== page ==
Review–Trust No One by Paul Cleave

Trust No One by Paul CleaveJerry Grey is a best-selling crime author, writing under the pseudonym, Henry Cutter. Sadly, Jerry is diagnosed with early onset Alzheimer’s at the age of 49. He decides to do what authors do best and write about his experiences in a journal (not a diary, mind you). Soon, he begins to find himself wandering from the nursing home he’s living in and women in his city are dying. It’s not long before the police come knocking at his door, but is it really Jerry who is committing these crimes?

This novel alternates between two points of view–one is Jerry’s journal, told from an odd narrative point of view “you did this today, Jerry” and written in the months immediately following his diagnosis; the other is present-day Jerry, told from a traditional third-person perspective. These two alternating timelines, told from different perspectives, show us how unreliable Jerry is as a narrator… but is he capable of murder.

The premise of this novel is certainly unique and very intriguing. I found the writing exceptionally sophisticated, weaving the tragedy of Jerry’s diagnosis with a natural wry humor; however, the premise got bogged down under the weight of trying to solve the mysteries. I was fully immersed in the plot and thinking this was one of my top 10 books of the year, until about 1/4 way through when I had to totally suspend disbelief (which I do not mind doing) as the murder mystery portion took over and Jerry’s personal exploration took the back seat. I felt like the ending did not quite fit the overall narrative or tone of the book, but generally, I still very much enjoyed this book. It turned out to be pretty good summer reading, despite several plot holes, inconsistencies in characters, and sometimes just plain silliness.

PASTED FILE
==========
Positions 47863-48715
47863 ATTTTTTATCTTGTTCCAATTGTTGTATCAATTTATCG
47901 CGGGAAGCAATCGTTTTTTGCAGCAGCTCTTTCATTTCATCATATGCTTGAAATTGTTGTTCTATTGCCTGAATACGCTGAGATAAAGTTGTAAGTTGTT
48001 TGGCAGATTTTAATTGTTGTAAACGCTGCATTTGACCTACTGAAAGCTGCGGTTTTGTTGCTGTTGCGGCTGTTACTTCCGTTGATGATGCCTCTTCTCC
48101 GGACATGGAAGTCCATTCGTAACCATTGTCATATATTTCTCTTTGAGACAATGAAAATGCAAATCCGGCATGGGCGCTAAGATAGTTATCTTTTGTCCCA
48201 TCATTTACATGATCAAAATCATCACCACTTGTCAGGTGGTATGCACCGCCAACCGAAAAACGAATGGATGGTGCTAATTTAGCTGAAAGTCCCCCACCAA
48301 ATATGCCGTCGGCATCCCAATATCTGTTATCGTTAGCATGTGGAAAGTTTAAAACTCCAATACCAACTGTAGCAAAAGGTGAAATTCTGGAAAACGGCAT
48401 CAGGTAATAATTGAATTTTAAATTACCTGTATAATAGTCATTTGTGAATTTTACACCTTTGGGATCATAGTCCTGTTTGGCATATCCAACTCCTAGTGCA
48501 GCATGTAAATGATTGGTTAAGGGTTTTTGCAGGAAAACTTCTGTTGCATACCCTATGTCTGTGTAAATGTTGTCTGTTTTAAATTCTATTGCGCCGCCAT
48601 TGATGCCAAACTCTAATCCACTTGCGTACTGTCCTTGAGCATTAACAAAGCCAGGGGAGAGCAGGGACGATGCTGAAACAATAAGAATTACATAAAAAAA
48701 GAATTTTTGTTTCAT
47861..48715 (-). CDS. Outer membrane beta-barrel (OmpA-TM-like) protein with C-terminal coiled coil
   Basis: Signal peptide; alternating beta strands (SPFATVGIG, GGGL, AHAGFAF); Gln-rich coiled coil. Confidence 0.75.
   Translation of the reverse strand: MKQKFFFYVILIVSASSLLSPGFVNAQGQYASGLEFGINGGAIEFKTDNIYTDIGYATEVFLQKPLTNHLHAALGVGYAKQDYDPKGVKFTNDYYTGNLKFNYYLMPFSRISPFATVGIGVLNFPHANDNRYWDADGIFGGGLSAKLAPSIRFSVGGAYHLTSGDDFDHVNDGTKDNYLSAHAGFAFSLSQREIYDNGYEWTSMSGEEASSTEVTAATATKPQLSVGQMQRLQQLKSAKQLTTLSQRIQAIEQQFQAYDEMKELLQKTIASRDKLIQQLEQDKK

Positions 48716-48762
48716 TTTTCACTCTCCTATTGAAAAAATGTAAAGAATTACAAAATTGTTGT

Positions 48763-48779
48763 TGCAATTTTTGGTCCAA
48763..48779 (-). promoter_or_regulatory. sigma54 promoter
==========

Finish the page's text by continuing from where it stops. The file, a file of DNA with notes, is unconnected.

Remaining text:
I received this book for free from Netgalley

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